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Authors: Murray Leinster

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BOOK: Time Tunnel
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“Because,” said Harrison, “I have to ask you—and I can’t justify asking—if you’re acquainted with a—that is do you know…” He stopped. Then he said abruptly:

“There’s a man named de Bassompierre. Have you ever heard of him?”

“No,” said Carroll briskly. “I haven’t. Why?”

Harrison sweated. The plump Frenchman said:

Pardonnez-moi, messieurs, mais

Carroll nodded to him and he went out, with something of the air of a man escaping agitation in one place to go and be more agitated somewhere else.

“This de Bassompierre,” said Harrison painfully, “wrote to Cuvier and explained the Mendelian laws of heredity to him. In detail.”

“He probably meant well,” said Carroll charitably. “What of it?”

“He also told Ampère about alternating currents,” said Harrison, “and Lagrange about statistical analysis, and Champollion about hieroglyphics. And be wrote to the Academy of Sciences about nuclear physics.”

“If they wanted the information and didn’t have it,” said Carroll pleasantly, “I don’t see why he shouldn’t give it to them.” Then he stopped short. He stared. Then he said very carefully: “Did you say Cuvier, and then Ampère, and then Lagrange?”

“And Champollion,” said Pepe wryly, “about hieroglyphics.”

Carroll stared hard at Harrison, and then at Pepe, and then back again. He pursed his lips. Then he said with extreme care, “Would you mind telling me when this happened?”

“He wrote to Cuvier about the Mendelian laws,” said Harrison, “in 1804. To Ampère, in 1807. To Laplace, whom I didn’t mention before, in 1808. To the Academy of Sciences, in 1812.”

Carroll remained conspicuously still for a long moment. Then he spoke more carefully still:

“And he told them, you say…”

Harrison repeated what he’d told Pepe the day before. The notes and correspondence of certain much-esteemed learned men, in the custody of the Bibliothèque Nationale, contained such-and-such items. One M. de Bassompierre had written to those learned men and had given them exact information which did not exist when he gave it. Harrison explained in detail, feeling the frustrated confusion of one who knows he is talking pure lunacy which happens to be fact.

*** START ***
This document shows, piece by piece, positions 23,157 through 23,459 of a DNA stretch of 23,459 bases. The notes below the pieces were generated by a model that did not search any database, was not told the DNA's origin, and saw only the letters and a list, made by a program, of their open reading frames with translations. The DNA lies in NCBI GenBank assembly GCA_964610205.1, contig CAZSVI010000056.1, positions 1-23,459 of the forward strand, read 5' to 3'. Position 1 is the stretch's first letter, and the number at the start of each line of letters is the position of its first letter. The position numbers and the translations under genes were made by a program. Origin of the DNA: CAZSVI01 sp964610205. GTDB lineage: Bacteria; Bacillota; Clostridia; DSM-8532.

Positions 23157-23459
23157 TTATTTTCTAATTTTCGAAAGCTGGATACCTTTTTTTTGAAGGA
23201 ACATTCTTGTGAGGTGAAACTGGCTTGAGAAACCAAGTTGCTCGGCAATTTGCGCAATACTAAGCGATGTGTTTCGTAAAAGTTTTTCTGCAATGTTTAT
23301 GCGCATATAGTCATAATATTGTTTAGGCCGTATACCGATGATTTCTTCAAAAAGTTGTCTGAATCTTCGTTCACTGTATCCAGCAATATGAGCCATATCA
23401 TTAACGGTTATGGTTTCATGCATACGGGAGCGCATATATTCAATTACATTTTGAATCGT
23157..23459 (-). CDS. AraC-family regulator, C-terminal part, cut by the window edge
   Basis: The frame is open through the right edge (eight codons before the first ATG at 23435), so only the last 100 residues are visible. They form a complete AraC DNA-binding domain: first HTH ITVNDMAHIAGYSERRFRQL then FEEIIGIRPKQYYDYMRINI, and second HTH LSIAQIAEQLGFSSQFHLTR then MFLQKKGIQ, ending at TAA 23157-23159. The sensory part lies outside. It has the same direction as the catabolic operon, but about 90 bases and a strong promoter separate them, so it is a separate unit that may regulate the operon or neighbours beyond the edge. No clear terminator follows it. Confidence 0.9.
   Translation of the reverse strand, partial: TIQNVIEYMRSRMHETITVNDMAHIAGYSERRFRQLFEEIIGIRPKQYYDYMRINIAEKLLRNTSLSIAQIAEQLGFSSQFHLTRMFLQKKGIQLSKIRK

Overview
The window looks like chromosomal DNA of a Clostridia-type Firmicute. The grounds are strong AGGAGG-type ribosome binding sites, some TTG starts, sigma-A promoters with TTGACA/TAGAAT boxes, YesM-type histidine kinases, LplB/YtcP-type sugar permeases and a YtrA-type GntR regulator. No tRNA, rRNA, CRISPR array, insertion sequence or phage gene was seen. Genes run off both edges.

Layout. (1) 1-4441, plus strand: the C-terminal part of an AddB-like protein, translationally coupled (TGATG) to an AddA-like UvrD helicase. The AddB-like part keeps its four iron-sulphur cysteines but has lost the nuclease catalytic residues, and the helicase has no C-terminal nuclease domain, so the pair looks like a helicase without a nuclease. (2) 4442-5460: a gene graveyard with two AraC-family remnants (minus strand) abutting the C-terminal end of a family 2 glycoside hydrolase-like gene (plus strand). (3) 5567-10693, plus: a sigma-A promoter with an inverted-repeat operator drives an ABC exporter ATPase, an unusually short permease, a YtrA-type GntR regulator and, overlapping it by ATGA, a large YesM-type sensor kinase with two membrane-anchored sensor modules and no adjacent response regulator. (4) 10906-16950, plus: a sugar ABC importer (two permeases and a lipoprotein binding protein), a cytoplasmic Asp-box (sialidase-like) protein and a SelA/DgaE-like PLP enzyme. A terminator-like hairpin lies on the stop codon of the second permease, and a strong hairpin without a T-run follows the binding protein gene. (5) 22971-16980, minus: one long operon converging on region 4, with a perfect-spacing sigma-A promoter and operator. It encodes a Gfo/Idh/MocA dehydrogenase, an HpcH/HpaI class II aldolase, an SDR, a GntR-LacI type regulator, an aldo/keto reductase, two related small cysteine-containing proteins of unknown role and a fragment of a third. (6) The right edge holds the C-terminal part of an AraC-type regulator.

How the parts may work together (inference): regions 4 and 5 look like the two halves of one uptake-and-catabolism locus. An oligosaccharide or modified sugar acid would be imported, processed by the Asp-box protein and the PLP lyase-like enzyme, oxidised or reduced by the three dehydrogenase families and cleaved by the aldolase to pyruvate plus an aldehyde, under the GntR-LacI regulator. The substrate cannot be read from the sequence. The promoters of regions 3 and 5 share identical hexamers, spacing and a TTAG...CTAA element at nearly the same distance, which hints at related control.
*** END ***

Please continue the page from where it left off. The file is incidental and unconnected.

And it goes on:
But Carroll listened with intense and concentrated attention. When Harrison finished he said, distastefully, one abrasive phrase in pure Middle-Western English. It indicated that he was less than happy about what he’d just heard.

Then he said cagily:

“But why do you bring this news to me?”

Harrison stammered. Pepe spoke. He explained apologetically that the shop of Carroll, Dubois et Cie had aroused his interest. He’d taken Harrison there. He’d met Ma’mselle Valerie…

“Oh yes,” said Carroll. “Nice girl. Pretty, too!”

Valerie had known Harrison when they both were children. Telling him the news of her family, she’d mentioned Carroll, her uncle by marriage. Then Harrison spoke awkwardly:

“And I’d started my research because of something you’d said in class, sir. You said that the state of the cosmos at any given instant was merely the probability which under the circumstances had a value of one. And of course that implied all sorts of other probabilities which had cancelled each other out, so that a close examination of history ought to show some anomalies, things which once were fact, but whose factuality had been cancelled.”

“I said that?” demanded Carroll.

“It follows from the first statement,” explained Harrison. “It was interesting. So when I got a chance to go after a Ph.D. I started to do research on a well-documented period of history. I picked the Napoleonic era and started to look for events which at the time had really happened, but later on turned out not to have happened at all.”

Carroll shook his head, frowning.

“I shouldn’t have said it,” he said irritably. “It wasn’t good sense. It wasn’t even so, though I thought it was. A fact is a fact! But there are some damned queer ones! Go on!”

Harrison explained his painstaking search through the personal papers of historical characters. He repeated that somebody named de Bassompierre had passed on facts that nobody could possibly have known at the time.

“Wait a minute!” said Carroll darkly. “I wonder…”

He strode out of the room. He practically filled the doorway as he passed through it. A moment later his voice boomed in another part of the cottage. He sounded angry. A woman’s voice joined his. There was a first-rate squabble. It ended with Carroll shouting. A door slammed, and he came back. The woman’s voice continued, shrill and muffled.

“It wasn’t my brother-in-law,” said Carroll irritably. “He swears he didn’t peddle such information. He wouldn’t have the brains to do it anyhow. And God knows my wife wouldn’t think of it! This is the devil of a mess!”